Complete Overhaul of Bank Negara is required

June 12, 2018

Complete Overhaul of Bank Negara is required

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Reform is not just about the legal framework in which the Bank operates, it is a wider matter of how the Bank is managed. It should be independent and apolitical since it is the custodian of our reserves.


By Geoffrey

The recently announced Cabinet decision to accept Muhammad bin Ibrahim’s offer to step down as the Governor of Bank Negara Malaysia offers the new Pakatan Harapan (PH) government an early opportunity to review and reform Malaysia’s monetary system and restore confidence which has been dented by recent events. Personnel turnover like this is often seen as an indicator that a central bank is not independent and that the Governor and senior managers are hired and fired at the whim of the government.

Reform is not just about the legal framework in which the Bank operates, it is a wider matter of how the Bank is managed. This requires a review of the structure, conduct and performance of the Bank to manage perceptions amongst stakeholders outside of the Bank and particularly outside of Malaysia in the international financial community.

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One of the first reforms necessary is to end the Bank’s involvement in non-core activities. The Financial Education Hub (FEH), for example, which involved the purchase of 56 acres of land from the Government is a prime example. The Bank’s involvement in this project is at the core of the controversy surrounding the Governor’s resignation.

Both the Governor and the Bank in its statement of 24 May 2018 have made clear that the transaction complied with all the governance requirements and relevant laws that govern the Bank but questions remain as to whether these regulations are sufficient to govern such transactions in the wider circumstances of the financial system and whether a central bank should be doing this sort of thing at all.

The specific functions of a central bank are to issue currency, manage the monetary system and national reserves, set monetary policy and act as the government’s banker and “lender of last resort,” anything else is non-essential. Bank Negara has enough on its hands with these core functions and to involve itself in property development, financial education and estate management has proved a step too far. Apart from distracting the Bank’s managers from core functions, activities of this type create the perception that the Bank’s decisions in financial regulation and supervision might be influenced by its own real estate investments and worse, that its independence might be compromised if these investments are related, directly or indirectly, to the financing of other government projects, such as 1MDB. There is an urgent need to end this perception by placing activities such as the FEH into a separate independent organisation and to change governance systems to avoid such issues in the future.

A second and related reform is to separate financial supervision and regulation from the Bank. In Malaysia, financial regulation is carried out by Bank Negara under the Financial Services Act 2013 (FSA) and the Islamic Financial Services Act 2013 (IFSA). These consolidate the supervision and regulation of the structure, conduct and performance of banks, insurance companies and other financial services providers into one authority. This is an onerous job and current international best practice suggests that it may be better to separate these functions into independent specialist authorities accountable to parliament not to the Cabinet or Prime Minister.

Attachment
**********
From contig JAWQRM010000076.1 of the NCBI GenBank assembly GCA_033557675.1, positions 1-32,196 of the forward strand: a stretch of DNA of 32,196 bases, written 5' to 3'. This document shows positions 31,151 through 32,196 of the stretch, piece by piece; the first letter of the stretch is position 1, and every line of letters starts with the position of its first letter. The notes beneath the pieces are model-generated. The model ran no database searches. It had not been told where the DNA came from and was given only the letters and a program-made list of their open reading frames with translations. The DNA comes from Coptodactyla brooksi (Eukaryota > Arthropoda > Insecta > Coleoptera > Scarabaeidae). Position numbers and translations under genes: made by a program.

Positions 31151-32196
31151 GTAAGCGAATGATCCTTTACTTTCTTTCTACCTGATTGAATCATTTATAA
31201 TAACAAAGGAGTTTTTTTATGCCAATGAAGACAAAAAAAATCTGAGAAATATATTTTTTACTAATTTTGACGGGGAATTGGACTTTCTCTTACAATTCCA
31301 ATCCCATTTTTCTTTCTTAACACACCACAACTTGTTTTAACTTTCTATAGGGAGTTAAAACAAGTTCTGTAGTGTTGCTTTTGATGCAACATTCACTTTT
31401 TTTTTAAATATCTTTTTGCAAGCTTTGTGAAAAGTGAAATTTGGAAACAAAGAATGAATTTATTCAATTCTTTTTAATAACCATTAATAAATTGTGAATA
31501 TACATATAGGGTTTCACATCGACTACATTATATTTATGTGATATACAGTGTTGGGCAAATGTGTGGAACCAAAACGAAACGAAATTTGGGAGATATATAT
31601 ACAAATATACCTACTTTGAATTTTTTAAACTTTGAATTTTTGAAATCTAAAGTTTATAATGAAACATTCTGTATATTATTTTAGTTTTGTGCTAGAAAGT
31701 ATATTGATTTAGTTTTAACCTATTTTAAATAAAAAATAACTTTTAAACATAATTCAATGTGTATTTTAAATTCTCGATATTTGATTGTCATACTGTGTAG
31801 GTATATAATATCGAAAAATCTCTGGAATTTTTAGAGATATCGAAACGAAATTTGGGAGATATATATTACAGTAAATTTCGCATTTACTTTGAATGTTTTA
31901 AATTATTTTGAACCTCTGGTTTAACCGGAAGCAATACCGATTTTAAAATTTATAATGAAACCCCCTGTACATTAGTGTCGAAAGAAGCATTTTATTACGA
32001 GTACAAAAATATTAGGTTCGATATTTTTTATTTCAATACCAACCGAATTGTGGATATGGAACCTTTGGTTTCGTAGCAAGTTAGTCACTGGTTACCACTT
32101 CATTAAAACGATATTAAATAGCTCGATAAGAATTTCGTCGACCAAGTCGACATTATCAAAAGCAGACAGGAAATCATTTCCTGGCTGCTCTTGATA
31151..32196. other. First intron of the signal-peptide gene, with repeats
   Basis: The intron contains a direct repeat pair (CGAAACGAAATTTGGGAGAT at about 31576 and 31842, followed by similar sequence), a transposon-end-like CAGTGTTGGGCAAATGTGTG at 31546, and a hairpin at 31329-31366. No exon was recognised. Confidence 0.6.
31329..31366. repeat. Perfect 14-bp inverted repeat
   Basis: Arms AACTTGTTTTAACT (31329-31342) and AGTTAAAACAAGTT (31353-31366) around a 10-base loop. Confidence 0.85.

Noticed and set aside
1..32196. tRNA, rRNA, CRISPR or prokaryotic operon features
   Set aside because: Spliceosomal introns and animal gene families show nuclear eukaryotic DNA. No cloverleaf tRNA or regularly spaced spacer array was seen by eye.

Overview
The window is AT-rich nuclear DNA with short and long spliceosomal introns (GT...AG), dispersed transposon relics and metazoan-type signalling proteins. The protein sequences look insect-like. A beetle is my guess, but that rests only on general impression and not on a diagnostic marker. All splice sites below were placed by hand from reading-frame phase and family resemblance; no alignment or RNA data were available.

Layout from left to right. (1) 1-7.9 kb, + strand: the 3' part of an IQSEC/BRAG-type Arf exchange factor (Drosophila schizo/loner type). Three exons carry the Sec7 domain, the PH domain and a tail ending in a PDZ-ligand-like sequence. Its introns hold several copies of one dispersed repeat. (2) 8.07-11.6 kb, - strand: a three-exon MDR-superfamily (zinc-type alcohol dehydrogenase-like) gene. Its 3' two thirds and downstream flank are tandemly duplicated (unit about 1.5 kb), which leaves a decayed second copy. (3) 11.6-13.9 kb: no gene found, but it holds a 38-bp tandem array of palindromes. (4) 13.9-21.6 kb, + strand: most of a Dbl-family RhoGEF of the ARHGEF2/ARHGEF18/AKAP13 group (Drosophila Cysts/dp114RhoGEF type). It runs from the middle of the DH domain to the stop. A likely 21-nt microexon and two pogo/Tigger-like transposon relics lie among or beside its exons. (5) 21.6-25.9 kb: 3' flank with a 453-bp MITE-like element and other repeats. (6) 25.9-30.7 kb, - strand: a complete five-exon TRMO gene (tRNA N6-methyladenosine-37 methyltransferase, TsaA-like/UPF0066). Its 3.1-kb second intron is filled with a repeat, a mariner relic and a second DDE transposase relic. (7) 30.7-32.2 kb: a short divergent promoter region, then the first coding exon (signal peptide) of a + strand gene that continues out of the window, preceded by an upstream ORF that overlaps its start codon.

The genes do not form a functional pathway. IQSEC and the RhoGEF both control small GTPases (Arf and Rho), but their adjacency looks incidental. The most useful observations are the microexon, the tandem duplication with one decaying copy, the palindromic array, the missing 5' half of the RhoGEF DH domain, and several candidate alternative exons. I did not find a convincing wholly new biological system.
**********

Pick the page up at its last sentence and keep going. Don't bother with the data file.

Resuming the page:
The FSA also gives the Bank wide powers which allow the Bank to assume control over the whole or part of the business, affairs or property of financial institutions under its supervision. This includes the power to manage such businesses or appoint any person to manage them on behalf of the Bank. These are wide powers which are arguably necessary in extreme circumstances but the exercise of such powers must be conducted with transparency, independence and accountability to parliament rather than to the government as is currently the case. This aspect must be reviewed in any reform of the FSA.

A third area of reform relates to the Monetary Policy Committee (MPC) which is responsible for setting interest rates. Although in principle the MPC is independent, which is considered essential to avoid manipulation of interest rates for political purposes, the current MPC has six internal officers of the Bank appointed by the Bank itself and two external members appointed by the Finance Minister. The balance of internal and external members should be reviewed and greater transparency in the appointment of members, as well as the terms of their membership, should be introduced including scrutiny by parliament.

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There also needs to be greater clarity on how the MPC decides on monetary policy and particularly how the forecasts are made so that the process and underlying assumptions of these forecasts, on which many government and private sector decisions rely, can be assessed independently. We also need to see the publication of detailed MPC minutes, as is routine for the MPC at the Bank of England, to take us beyond the current monthly Bank Negara Monetary Statement which amounts to little more than a press release with little or no substantive analysis.

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Recent events at Bank Negara have caused concern in many quarters and raise issues of the independence of Malaysia’s central bank at an operational level. Confidence, independence and credibility are essential to underpin the integrity of any financial system and when questions arise, such as those currently affecting Bank Negara, they are not solved simply by replacing the leaders and putting the, “right people,” at the helm. A thorough review and reform of monetary policy institutions and how they operate is needed and it is timely for the new government to begin this process.